I have absolutely no memory of studying unseen poetry at GCSE level. I don’t attribute this amnesia to the 21 years since I sat the exams – I can easily recall other areas of my studies from that time. I was a crammer, when I knew that cramming would work, and as a result the knowledge and analysis skills didn’t stick.
Faced with the new assessment structure, we needed to come up with a plan to ensure that our students have regular sessions for analysing the unseen poems. We’ve come up with a new (to us!) system. Mr Benney (@Benneypenyrheol) discusses ‘spacing’ lessons on his blog and the principle is not dissimilar: https://mrbenney.wordpress.com/2016/11/03/optimal-time-for-spacing-gaps/
This short post is to tell you how it works and I have attached resources plus the overview for you to read/use/adapt.
For one lesson a fortnight, the students have an unseen poetry lesson. The teachers rotate for a fresh perspective each lesson – we felt that new voices will bring fresh ideas for the students.
There is no PowerPoint – just a pen and a poem and discussion.
We have divided the students into mixed ability gender groups for this. Why? Because we had a one-off day with Y11 recently for a Curriculum Enrichment Day (alternative timetable, I’m sure your own institutions have similar events). We were paired with PE and their activities often work more smoothly with a gender split. The day couldn’t have been more successful. The feedback from our students was phenomenal. The nuances of competing egos, the unseen modesties, the perceived humiliation of speaking in class when insert crush’s name here is in the room were all stripped away and the students thrived. They shared, discussed and worked on the poem in a way that we haven’t seen before. Each group is named after a poetic form – shown on the schedule below.
We have planned the poems in advance and they’re attached to this blog. We’re teaching one at a time initially and then starting to teach comparisons when their confidence levels are up. The poems are all attached here too, on AQA exam-style sheets.
Very short and general musings on setting by gender, if you’re interested:
I have absolutely no experience of working in a single-sex environment and perhaps because of this, I have thought very little of it until now. So, before making the decision to divide the students by gender, I read up on it. The only thing that I have come away with is that I know nothing. I know less now than I did immediately after our wonderful Curriculum Enrichment Day. It’s such a deeply contentious subject – although that’s hardly news. The amount of research and debate really is immense and I came away with two three very strong ideas: it’s a terrible thing to do and it’s a brilliant thing to do. And I need a glass of wine.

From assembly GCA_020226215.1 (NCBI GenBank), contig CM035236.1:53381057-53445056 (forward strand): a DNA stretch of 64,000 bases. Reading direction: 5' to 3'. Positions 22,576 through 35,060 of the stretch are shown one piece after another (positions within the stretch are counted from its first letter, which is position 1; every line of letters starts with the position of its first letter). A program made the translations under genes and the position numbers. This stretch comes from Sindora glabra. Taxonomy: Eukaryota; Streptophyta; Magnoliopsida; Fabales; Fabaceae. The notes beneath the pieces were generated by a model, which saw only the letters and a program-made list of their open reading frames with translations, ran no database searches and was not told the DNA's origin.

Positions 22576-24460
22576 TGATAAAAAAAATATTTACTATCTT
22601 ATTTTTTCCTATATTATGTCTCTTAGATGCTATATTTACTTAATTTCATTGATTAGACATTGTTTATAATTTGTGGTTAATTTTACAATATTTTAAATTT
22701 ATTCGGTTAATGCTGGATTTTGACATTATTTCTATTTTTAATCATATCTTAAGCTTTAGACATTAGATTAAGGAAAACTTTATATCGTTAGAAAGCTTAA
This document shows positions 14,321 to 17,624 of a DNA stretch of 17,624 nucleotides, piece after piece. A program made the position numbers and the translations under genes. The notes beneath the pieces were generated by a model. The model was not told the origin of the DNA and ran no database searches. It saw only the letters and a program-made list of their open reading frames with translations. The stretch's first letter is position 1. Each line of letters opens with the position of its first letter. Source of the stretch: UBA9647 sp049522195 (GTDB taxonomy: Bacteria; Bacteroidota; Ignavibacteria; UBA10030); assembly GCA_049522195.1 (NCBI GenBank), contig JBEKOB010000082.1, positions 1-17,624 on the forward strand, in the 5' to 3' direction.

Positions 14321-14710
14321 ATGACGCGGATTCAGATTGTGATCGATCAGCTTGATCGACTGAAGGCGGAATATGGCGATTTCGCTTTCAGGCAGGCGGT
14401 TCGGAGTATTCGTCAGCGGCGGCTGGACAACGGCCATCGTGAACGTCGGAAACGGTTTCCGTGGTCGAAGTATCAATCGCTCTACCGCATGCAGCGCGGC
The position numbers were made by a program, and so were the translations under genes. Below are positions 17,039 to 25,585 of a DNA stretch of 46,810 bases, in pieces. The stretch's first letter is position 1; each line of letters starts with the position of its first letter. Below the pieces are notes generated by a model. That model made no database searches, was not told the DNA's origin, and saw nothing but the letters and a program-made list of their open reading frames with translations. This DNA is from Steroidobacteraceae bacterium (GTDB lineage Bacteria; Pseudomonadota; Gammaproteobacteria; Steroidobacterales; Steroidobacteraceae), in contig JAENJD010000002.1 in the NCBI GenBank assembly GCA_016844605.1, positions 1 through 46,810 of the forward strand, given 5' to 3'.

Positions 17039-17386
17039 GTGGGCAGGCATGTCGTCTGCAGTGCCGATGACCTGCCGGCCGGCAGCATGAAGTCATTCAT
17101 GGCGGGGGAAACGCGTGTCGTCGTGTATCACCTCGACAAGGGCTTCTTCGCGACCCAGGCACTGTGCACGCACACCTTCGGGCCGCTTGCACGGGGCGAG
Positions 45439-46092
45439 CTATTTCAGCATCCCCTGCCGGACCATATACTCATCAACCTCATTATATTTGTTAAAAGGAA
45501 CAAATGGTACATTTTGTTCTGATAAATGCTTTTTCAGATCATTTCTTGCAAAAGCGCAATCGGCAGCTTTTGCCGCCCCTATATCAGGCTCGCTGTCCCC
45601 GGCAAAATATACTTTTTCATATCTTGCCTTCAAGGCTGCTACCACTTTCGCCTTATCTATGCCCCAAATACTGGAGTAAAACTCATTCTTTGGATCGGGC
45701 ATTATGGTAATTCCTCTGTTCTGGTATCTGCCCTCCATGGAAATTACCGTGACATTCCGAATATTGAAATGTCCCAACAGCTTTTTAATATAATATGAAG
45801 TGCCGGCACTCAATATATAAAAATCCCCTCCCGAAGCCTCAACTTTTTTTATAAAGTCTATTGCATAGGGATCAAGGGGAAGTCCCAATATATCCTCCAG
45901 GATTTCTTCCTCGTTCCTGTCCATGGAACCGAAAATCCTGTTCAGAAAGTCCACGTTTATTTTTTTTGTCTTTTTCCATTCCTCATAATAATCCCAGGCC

The bulk of the academic research is rooted in a neo-liberal paradigm and centres strongly on the notion of choice, opportunity and success in the labour market. I’m not sure how relevant that is anymore and it’s definitely not relevant for the study of an unseen poem once a fortnight. The feminist literature explores girls’ academic identities and a rather dangerous assumption that in this day and age, girls are winning and no longer need intervention. Pomerantz and Raby (2011) have written a brilliant paper on this – it’s really small-scale and highly qualitative, but the discussion on girls’ perceptions of their achievement, especially in the manner in which they feel that they have to work hard to do well but disguise this hard work in front of their peers, is enlightening.
Hunter (2016) explores single-sex education and finds that confidence and social-skills are enhanced by it. There is some discussion of self-esteem being raised in the single-sex classroom without the gender stereotypes. I’m not sure about this; I wonder if gender stereotypes maybe reinforced in the single-sex classroom, and Williams’ 2011 study, Sex Role Stereotyping in Single Sex Public Education illustrates a strong argument for this.
Any negative impact of gender setting is unlikely to have an effect for what will amount to 3 hours a term. I will update this blog in a few months with some more information on how we’re getting on with it. Until then: A little learning is a dangerous thing / Drink deep, or taste not the Pierian spring.